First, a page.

This is a very simple plugin that will make hidden post meta (also known as custom fields) visible on the post edit screen. There is an older plugin called Show Hidden Custom Fields which has been abandoned by its author and no longer works since WordPress 3.2, so I developed this plugin to take its place.
I’m pleased to announce the release of my third WordPress plugin, WP Stripe Email Receipts.
From the plugin page‘s description:
The WP Stripe plugin by Noel Tock is a great solution for accepting credit cards payments and donations on your WordPress site, without needing to mess with PCI compliance, and it’s a wonderful alternative to PayPal. However, WP Stripe is lacking an important feature: the ability to send an email receipt to the user after they have made a transaction. That’s why I wrote this plugin: to add that functionality.
WP Stripe Email Receipts is an add-on to the WP Stripe plugin that will automatically send email receipts to your users. It also allows you to customize the ”from” name, “from” email address, message subject, and message body text of the email that is sent.
Download WP Stripe Email Recipts from WordPress Extend.
My main complaint is that it has a number of different modules activated by default, and it is a royal pain to go through each one and turn them off manually when I only want one or two of its modules to be active on my site. This is a needless inconvenience. Not the end of the world, but still needless.
Next, it requires a wordpress.com account in order to function. I don’t have anything against wordpress.com, but I think it’s stupid that I have to log into a wordpress.com account even if I’m not using any of the cloud-based features in Jetpack.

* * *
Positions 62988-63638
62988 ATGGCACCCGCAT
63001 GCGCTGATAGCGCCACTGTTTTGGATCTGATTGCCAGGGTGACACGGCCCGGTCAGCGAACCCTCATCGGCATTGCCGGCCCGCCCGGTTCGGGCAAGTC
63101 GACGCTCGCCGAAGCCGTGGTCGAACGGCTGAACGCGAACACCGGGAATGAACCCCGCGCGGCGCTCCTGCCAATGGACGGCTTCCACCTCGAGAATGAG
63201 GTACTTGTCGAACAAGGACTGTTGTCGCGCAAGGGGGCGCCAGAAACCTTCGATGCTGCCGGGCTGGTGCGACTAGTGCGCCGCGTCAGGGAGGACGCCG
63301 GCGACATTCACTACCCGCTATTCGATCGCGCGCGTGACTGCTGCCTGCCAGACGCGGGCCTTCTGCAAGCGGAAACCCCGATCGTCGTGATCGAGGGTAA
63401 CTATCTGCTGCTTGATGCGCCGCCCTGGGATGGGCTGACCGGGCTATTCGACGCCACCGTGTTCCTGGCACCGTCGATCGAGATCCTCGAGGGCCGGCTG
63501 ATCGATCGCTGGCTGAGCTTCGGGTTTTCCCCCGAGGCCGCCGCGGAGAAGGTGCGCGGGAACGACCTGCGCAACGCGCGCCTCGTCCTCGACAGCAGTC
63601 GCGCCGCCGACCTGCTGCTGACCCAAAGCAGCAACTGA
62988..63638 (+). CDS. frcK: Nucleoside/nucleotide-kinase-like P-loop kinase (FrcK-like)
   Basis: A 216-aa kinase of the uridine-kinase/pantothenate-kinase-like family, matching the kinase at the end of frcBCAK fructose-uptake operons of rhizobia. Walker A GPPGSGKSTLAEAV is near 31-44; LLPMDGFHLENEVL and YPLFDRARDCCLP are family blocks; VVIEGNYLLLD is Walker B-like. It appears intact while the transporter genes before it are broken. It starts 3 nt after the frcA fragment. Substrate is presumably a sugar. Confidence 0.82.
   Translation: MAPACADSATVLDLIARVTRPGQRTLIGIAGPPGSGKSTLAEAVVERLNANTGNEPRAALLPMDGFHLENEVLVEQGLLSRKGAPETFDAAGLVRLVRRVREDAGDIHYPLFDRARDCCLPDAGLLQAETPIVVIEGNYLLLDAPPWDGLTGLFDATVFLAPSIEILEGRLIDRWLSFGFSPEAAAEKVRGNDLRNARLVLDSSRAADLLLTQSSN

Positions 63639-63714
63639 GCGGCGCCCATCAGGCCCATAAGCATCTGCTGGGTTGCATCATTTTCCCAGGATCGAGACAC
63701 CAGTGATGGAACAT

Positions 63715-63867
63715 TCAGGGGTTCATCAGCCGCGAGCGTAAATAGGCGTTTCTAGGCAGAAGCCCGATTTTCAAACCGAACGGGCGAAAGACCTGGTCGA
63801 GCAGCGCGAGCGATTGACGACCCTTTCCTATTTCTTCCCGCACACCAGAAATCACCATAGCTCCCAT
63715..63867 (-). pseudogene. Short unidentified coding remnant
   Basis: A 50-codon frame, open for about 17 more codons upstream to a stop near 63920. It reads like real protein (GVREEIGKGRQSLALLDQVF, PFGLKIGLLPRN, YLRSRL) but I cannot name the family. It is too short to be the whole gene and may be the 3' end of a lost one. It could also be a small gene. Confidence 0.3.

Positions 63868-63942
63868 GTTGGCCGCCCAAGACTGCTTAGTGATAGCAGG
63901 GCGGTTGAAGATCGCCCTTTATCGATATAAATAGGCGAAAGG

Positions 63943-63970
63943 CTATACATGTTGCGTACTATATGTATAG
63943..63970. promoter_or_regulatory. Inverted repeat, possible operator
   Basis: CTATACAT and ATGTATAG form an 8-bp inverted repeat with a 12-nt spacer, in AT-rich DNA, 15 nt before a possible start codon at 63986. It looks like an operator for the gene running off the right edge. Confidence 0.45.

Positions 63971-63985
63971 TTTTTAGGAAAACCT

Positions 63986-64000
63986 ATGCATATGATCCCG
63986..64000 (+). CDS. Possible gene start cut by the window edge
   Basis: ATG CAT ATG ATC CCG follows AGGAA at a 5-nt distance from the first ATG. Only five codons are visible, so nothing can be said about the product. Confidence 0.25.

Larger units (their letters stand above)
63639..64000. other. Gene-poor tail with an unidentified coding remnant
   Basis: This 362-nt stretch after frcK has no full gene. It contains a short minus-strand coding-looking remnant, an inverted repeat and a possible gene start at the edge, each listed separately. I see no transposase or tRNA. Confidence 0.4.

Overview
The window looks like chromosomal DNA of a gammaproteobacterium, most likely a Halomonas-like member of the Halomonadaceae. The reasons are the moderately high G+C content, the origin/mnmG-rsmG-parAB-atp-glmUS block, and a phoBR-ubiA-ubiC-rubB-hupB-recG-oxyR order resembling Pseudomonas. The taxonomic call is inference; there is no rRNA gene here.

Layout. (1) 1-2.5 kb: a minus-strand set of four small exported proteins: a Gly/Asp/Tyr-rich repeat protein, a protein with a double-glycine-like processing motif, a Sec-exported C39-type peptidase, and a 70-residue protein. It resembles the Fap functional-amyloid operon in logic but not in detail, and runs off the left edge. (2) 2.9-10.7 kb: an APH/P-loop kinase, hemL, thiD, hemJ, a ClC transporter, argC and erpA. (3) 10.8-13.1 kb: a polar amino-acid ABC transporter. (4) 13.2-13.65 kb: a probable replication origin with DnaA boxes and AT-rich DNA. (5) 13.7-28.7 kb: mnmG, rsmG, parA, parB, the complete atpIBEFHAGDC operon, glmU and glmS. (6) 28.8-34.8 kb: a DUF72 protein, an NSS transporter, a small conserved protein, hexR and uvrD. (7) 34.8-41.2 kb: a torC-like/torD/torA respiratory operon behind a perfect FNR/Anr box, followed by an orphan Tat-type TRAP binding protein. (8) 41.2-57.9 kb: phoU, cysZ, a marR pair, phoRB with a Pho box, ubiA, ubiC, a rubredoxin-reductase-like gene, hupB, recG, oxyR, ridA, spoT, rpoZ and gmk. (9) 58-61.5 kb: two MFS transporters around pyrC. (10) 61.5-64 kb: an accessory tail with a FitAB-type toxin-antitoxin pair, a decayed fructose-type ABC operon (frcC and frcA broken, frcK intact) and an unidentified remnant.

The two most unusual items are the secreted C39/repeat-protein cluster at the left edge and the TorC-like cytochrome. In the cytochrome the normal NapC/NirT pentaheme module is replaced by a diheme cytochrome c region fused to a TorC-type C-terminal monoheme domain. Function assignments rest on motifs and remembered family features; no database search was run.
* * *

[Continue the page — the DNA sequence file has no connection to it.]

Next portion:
Finally, I think it’s just big, bloated, intrusive, and annoying, even if it does have some useful features.
Enter Slim Jetpack, which is exactly what its name implies: a slimmed-down Jetpack.
From the plugin’s description:
Slim version of Jetpack unlinked from WordPress.com Supercharge your self-hosted wp site even you’re NOT WP.COM users… I smashed the bundle to remove the annoying parts and keep the awesomeness.
Finally, a Jetpack that only does what I tell it to, and doesn’t require a connection to the cloud in order to function. HowardMei, you have saved me much time, annoyance, and frustration, and for that I thank you.
I’ve just installed a solid state drive in both my desktop and laptop computers… the difference is amazing! This is the best thing since sliced bread!
I recently needed a way to get the ID of a WordPress image attachment, but I only had the image URL to work with. The problem was complicated by the fact that the image URL could be a thumbnail of the original image attachment, i.e. one of the auto-generated post thumbnail image sizes. Continue reading
Recently I was testing out browser compatibility on a WordPress theme which I’m building. Since I do my development on a Mac, I was running Windows in a virtual machine. I have a web server installed locally on my Mac, which I can access from my windows VM. The problem was that Internet Explorer 9 kept insisting on rendering the site in IE7 compatibility view mode. I could use IE9′s developer tools to switch the rendering mode back to IE9, but whenever I would close the browser and reopen it, the page would be in rendered in IE7 mode again. And I’m using a valid HTML5 doctype, so I knew that wasn’t the cause of the problem. Continue reading